That works well enough for me.
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Re: Re:

Postby NZer1 » Thu Mar 28, 2013 10:46 pm

Cece wrote:http://www.thisisms.com/forum/chronic-cerebrospinal-venous-insufficiency-ccsvi-f40/topic10680-690.html#p105219
drsclafani wrote:this is going to be a big challenge. that patients feel dramatically improved early means we are doing something good but why there is a setback in some is unclear. All our anecdotal patient followup is very difficult to sort out. Is the set back because the autonomic system re-regulates itself with time after liberation? is it restenosis.....so many questions to answer!

This is something you said back in 2010 that turned up in a search for 'autonomic' because that's the sort of thing I sit around doing.

What do you think now? In cases where restenosis is ruled out, could a symptomatic setback be a result of the autonomic nervous system re-regulating itself back to its original state some time after venoplasty?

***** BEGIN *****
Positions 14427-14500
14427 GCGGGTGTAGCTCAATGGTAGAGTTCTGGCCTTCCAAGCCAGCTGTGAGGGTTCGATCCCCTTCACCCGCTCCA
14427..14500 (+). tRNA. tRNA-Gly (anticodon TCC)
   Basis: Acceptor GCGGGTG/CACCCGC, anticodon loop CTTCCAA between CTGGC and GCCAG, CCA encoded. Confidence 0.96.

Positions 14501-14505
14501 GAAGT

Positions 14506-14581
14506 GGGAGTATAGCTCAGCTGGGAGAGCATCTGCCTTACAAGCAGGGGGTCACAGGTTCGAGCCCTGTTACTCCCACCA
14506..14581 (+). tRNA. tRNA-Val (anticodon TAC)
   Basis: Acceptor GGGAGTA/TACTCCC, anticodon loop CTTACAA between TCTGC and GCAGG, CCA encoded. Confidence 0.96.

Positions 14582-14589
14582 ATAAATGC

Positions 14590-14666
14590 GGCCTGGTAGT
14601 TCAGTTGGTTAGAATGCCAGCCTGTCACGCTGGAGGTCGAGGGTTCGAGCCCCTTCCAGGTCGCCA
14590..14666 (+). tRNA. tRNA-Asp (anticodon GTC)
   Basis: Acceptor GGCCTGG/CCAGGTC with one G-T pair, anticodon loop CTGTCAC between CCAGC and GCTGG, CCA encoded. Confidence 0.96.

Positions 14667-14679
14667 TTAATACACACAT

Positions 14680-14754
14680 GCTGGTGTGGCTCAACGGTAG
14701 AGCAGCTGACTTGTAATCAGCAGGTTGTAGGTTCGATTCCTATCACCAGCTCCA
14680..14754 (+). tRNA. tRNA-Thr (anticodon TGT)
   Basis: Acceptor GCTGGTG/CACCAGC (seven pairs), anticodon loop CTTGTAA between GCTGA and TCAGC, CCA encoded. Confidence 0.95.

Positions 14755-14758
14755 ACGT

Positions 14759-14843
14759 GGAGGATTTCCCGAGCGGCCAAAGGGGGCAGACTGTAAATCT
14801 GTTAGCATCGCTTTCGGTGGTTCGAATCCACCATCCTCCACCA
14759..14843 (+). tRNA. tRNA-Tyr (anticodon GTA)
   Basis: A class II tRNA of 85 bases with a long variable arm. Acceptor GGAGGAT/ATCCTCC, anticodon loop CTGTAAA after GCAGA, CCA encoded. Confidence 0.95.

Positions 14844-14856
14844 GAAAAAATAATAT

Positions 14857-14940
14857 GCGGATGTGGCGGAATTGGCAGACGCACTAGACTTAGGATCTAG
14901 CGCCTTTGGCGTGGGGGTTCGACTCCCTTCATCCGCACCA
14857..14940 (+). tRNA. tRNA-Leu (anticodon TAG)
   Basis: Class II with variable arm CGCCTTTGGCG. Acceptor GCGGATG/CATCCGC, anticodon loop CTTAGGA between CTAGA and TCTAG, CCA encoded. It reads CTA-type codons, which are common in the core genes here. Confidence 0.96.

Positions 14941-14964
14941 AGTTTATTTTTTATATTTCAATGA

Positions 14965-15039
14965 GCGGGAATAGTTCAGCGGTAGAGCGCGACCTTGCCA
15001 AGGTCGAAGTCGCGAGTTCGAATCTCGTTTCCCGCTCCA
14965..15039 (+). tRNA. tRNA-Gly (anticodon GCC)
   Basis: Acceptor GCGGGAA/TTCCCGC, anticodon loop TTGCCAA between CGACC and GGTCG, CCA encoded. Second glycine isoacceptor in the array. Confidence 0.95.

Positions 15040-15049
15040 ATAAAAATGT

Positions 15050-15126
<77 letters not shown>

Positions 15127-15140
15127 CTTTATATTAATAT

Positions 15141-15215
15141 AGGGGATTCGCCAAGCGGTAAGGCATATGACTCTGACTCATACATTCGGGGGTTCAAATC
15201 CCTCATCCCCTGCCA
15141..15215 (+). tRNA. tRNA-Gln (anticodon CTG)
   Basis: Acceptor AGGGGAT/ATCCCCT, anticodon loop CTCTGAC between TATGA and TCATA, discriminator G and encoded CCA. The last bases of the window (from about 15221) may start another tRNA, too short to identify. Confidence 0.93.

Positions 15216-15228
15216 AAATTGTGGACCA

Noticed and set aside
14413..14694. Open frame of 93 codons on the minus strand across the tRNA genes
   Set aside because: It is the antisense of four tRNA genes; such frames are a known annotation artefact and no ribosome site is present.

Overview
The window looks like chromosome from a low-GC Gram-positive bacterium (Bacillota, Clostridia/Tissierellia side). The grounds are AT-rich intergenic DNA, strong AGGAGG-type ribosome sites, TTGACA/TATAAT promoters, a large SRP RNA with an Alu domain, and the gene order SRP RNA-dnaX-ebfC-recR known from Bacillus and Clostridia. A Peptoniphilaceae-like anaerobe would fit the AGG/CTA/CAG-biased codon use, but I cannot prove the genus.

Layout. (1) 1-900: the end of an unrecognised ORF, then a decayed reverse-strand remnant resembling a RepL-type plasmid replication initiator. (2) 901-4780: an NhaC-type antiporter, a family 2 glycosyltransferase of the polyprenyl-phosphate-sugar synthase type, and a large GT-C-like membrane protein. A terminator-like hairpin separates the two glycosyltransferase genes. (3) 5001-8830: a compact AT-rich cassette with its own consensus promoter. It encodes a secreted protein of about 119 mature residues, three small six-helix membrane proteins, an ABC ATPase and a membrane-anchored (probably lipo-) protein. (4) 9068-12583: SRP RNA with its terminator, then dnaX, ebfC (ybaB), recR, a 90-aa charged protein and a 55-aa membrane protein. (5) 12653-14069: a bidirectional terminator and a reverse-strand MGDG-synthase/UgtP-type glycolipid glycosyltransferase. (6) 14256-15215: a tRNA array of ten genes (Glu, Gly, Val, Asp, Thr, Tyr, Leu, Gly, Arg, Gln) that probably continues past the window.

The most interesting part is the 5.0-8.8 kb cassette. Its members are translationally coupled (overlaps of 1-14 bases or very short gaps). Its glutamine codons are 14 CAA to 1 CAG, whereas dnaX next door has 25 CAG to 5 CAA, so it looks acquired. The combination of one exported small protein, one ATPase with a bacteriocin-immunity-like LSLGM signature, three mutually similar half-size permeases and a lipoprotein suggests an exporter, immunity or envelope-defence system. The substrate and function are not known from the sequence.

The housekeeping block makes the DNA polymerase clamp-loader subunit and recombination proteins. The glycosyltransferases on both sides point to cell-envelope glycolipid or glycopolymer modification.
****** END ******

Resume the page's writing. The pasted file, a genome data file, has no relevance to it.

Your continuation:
Cece I followed your chat with Mike Arata on fb and have come up with another thought on the dysautonomia concept. If there was a reset of function of autonomic system it would be repeatable I would have thought, yet this is not what we are seeing.

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Re: DrSclafani answers some questions

Postby Cece » Tue Apr 02, 2013 8:34 am

Nigel, I've come to the conclusion that Dr. Arata needs the ever elusive superIVUS that has been discussed here before. (A new improved IVUS intravascular ultrasound that is 10 time sharper than old IVUS.) He is ballooning the area of the valves, as are all the IRs, although he is ballooning valves that appear normal, which is different than all IRs. Normal healthy valve leaflets are too thin to show up on regular IVUS. With the new better IVUS, we could get a moving image of these supposedly normal valve leaflets. Either they are indeed normal or they are thickened as is seen in MS or they might be dysregulated so that the flapping is not in sync. This dysregulation of valve leaflet motion could be a result of the dysautonomia and could contribute to flow disruption, which could explain the improvement Dr. Arata has seen when these valves are ballooned. It is at least a way to investigate but the new IVUS is needed.